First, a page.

“Learning from the Masters” is a weekly series I started here recently with the goal of sharing useful lessons we can learn from others, regardless of their medium. The important thing for me is how we can apply these lessons to photography, and to our lives as creative individuals.
I heard the following story while listening to a talk given by spiritual teacher Jack Kornfield, and thought it was not only profoundly inspiring, but contained great lessons for us as photographers.
Itzhak Perlman, one of the greatest violinists in the world, was doing a concert in NY at Lincoln Center with the New York symphony. He has braces on his legs because he had polio when he was 4 years old, and so he can't walk really well and walks with braces…and he takes these braces off and pulls out his Stradivarius and makes this extraordinary music.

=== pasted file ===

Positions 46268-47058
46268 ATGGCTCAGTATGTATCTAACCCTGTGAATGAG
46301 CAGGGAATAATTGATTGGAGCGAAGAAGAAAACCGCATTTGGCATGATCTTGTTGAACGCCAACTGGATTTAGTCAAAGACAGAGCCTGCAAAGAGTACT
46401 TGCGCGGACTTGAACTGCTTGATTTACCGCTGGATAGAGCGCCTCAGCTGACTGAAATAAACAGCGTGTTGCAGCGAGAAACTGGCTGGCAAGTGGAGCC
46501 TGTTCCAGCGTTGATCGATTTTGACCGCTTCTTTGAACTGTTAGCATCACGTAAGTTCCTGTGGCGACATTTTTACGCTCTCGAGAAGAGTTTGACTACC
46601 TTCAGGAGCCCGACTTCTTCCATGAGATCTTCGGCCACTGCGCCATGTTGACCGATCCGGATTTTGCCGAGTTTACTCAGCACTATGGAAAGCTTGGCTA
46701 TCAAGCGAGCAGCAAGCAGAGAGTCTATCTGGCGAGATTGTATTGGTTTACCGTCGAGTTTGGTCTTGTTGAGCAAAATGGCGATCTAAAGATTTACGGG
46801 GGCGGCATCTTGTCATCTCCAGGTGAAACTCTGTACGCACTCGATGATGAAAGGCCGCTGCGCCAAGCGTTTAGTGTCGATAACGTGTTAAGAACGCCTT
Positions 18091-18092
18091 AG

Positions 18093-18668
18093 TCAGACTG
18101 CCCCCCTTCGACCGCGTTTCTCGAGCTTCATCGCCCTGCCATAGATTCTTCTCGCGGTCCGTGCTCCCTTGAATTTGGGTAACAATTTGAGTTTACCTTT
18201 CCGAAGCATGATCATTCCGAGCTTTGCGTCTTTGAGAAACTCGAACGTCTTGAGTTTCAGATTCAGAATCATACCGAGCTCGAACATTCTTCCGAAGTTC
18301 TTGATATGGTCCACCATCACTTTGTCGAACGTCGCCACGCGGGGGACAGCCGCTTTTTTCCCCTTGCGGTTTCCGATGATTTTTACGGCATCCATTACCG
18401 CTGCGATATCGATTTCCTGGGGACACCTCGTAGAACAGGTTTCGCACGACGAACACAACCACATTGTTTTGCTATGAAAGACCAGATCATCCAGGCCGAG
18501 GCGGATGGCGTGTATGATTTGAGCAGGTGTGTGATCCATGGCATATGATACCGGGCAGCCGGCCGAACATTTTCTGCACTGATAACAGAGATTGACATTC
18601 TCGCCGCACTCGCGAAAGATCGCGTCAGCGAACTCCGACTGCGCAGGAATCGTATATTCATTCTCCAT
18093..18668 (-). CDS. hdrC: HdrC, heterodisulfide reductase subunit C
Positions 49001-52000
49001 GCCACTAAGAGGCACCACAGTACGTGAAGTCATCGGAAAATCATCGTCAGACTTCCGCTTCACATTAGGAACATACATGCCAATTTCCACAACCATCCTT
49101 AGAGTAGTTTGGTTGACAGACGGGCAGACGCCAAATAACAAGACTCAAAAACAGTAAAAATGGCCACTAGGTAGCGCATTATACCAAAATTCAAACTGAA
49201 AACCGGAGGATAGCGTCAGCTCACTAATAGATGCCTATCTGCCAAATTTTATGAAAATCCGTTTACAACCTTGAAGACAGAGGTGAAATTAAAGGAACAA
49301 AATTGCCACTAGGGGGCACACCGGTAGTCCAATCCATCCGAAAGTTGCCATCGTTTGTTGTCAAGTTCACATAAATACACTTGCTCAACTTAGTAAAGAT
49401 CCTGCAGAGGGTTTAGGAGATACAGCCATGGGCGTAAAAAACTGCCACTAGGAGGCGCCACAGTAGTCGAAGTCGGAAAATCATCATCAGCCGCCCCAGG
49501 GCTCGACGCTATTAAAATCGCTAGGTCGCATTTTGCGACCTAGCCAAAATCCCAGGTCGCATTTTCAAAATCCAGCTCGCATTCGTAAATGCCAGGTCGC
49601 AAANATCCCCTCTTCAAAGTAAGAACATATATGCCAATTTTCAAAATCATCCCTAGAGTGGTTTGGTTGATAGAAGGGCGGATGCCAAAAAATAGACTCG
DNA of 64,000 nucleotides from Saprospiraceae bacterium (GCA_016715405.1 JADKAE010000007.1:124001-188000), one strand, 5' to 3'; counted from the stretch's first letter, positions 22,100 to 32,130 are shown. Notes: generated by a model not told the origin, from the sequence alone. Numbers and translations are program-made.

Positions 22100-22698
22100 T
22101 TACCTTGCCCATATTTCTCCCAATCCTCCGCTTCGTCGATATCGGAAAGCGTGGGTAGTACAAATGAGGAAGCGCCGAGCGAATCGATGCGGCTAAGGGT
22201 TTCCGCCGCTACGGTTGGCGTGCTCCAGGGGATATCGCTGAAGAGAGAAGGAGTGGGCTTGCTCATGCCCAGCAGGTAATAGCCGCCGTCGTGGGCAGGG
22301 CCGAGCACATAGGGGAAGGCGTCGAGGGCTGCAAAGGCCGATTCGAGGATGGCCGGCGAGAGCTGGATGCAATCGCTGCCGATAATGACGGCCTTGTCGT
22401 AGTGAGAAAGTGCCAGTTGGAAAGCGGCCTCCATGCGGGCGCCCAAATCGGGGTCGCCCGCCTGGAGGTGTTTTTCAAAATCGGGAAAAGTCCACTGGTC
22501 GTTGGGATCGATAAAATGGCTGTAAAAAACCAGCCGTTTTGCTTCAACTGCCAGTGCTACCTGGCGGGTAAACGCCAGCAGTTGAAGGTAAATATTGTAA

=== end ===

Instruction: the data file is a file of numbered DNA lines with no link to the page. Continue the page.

So there he was playing this violin concerto and he's part way through it, and striking the bow all of a sudden there was this loud crack and pop – a string broke. Everyone in the hall heard it, the orchestra stopped, and he sat there quietly for a moment, closed his eyes, paused.
“What will he do?” everyone was thinking.
“Will he limp off stage and get another violin? Will somebody come and restring his Stradivarius?”
“What's going to happen?”
After he paused for a few moments, he signaled for the conductor to begin again, and he re-entered the concerto playing with passion, and power, and purity. And those who really knew, who were close, could watch him modulate, and change, and reconfigure the piece, so that he could play it on three strings.
When he finished there was a silence in the hall, and then an outburst of applause. People rose and cheered. He smiled, wiped the sweat from his brow, raised his bow to get things quiet. And then he spoke not boastfully, but in a pensive, reverent tone.
“You know” he said, “sometimes it is the artists task to find out how much music you can still make with what you have left.”